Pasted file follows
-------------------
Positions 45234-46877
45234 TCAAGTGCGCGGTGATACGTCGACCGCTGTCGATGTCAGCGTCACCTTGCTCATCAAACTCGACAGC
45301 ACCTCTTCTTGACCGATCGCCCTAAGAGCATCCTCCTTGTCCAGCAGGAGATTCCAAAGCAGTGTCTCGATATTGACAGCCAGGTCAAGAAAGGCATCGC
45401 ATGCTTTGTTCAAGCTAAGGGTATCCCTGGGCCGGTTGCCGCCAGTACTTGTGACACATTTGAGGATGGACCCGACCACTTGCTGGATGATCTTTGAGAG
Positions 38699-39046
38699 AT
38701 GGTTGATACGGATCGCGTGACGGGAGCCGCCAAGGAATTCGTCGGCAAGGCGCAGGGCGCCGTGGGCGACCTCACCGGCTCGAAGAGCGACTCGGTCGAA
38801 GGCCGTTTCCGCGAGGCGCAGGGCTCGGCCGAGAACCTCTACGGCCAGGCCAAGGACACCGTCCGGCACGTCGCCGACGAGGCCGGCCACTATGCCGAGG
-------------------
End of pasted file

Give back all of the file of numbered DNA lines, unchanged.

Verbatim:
Positions 45234-46877
45234 TCAAGTGCGCGGTGATACGTCGACCGCTGTCGATGTCAGCGTCACCTTGCTCATCAAACTCGACAGC
45301 ACCTCTTCTTGACCGATCGCCCTAAGAGCATCCTCCTTGTCCAGCAGGAGATTCCAAAGCAGTGTCTCGATATTGACAGCCAGGTCAAGAAAGGCATCGC
45401 ATGCTTTGTTCAAGCTAAGGGTATCCCTGGGCCGGTTGCCGCCAGTACTTGTGACACATTTGAGGATGGACCCGACCACTTGCTGGATGATCTTTGAGAG
Positions 38699-39046
38699 AT
38701 GGTTGATACGGATCGCGTGACGGGAGCCGCCAAGGAATTCGTCGGCAAGGCGCAGGGCGCCGTGGGCGACCTCACCGGCTCGAAGAGCGACTCGGTCGAA
38801 GGCCGTTTCCGCGAGGCGCAGGGCTCGGCCGAGAACCTCTACGGCCAGGCCAAGGACACCGTCCGGCACGTCGCCGACGAGGCCGGCCACTATGCCGAGG